The bond market may be seeing the death knell of a popular bet that inflation will stay low.
The 30-year Treasury bond’s yield rose above a key level that this week, breaking out of what’s know as its 200-day moving average. That may signal traders are done betting the collapse of oil prices will lead to deflation after pushing the longest-maturity debt to record lows in January.
“People aren’t concerned about deflation anymore,” said Justin Lederer, interest-rate strategist at Cantor Fitzgerald LP in New York. “That trade is, at least for now, in the background.”
Bond yields rose Monday above the 200-day moving average of 2.849 percent, a crucial level for chart-watchers who look at technical indicators as a guide to future price moves. After breaking the level, the yield could rise as high as 3 percent, according to Tyler Tucci, a strategist with RBS Securities in Stamford, Connecticut. Bonds yielded 2.91 percent at 12:48 p.m. New York time.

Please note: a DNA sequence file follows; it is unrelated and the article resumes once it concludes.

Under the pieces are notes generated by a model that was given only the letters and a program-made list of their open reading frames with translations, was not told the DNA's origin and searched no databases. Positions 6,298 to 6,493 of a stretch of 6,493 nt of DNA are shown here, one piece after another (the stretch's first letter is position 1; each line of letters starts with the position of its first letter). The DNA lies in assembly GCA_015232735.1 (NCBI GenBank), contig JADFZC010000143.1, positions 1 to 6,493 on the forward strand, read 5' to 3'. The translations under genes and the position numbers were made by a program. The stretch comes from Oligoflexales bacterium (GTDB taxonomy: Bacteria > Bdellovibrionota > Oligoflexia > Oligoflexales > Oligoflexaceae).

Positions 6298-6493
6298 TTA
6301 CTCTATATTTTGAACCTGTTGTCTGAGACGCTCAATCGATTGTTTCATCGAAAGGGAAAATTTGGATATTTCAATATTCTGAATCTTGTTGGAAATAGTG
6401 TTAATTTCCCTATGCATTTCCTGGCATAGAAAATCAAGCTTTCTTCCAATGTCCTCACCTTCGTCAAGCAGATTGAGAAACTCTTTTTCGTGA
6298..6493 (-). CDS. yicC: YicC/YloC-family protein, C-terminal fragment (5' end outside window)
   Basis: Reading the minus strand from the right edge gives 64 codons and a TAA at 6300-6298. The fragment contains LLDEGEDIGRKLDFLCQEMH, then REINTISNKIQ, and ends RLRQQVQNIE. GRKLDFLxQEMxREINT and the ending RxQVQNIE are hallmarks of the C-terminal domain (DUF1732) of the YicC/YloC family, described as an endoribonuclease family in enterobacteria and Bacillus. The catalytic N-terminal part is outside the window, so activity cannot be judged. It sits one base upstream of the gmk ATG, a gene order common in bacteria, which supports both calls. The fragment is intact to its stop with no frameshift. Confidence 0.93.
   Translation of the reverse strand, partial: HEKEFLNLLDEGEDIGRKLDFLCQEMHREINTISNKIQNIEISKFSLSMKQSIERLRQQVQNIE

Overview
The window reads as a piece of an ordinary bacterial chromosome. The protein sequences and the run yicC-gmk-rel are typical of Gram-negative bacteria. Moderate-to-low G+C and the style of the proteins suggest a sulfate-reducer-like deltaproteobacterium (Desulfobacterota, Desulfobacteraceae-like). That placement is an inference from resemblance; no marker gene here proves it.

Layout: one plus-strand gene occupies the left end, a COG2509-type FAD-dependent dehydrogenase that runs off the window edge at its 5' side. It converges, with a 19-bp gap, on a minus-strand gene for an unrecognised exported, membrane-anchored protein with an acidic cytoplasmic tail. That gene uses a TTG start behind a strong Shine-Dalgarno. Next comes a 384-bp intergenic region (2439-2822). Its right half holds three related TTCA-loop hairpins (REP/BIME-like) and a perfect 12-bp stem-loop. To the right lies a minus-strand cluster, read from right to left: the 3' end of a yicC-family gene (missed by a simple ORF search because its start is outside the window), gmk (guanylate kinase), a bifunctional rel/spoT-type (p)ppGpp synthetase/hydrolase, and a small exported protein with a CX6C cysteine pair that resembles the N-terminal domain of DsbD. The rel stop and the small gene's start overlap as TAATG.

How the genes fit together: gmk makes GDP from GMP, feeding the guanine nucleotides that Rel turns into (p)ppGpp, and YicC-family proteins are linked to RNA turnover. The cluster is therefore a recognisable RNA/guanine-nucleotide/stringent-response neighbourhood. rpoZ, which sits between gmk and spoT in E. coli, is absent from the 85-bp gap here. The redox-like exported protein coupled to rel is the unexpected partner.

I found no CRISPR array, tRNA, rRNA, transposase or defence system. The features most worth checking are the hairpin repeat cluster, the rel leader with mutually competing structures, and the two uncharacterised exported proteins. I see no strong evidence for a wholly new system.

Longer-term Treasuries had outperformed shorter-term debt this year as Europe fought deflation and investors focused on the possibility that job strength could prompt the Federal Reserve to raise interest rates. Oil prices have since rebounded and the bond market’s inflation forecasts have recovered, just as weak economic growth pushes out traders’ timelines for a Fed rate increase.
“The dollar is weakening and oil is picking up. Wages are going up,” said Marc Pfeffer, a Westchester, New York-based senior portfolio manager for CLS Investments, which manages $6.5 billion. “You could have some inflation in the U.S. sticking.”
Because of that, Pfeffer said he recently bought Treasury Inflation-Protected Securities, which shield holders against rising consumer prices, through the $14 billion iShares TIPS Bond exchange-traded fund. He expects wage growth to speed up further from here.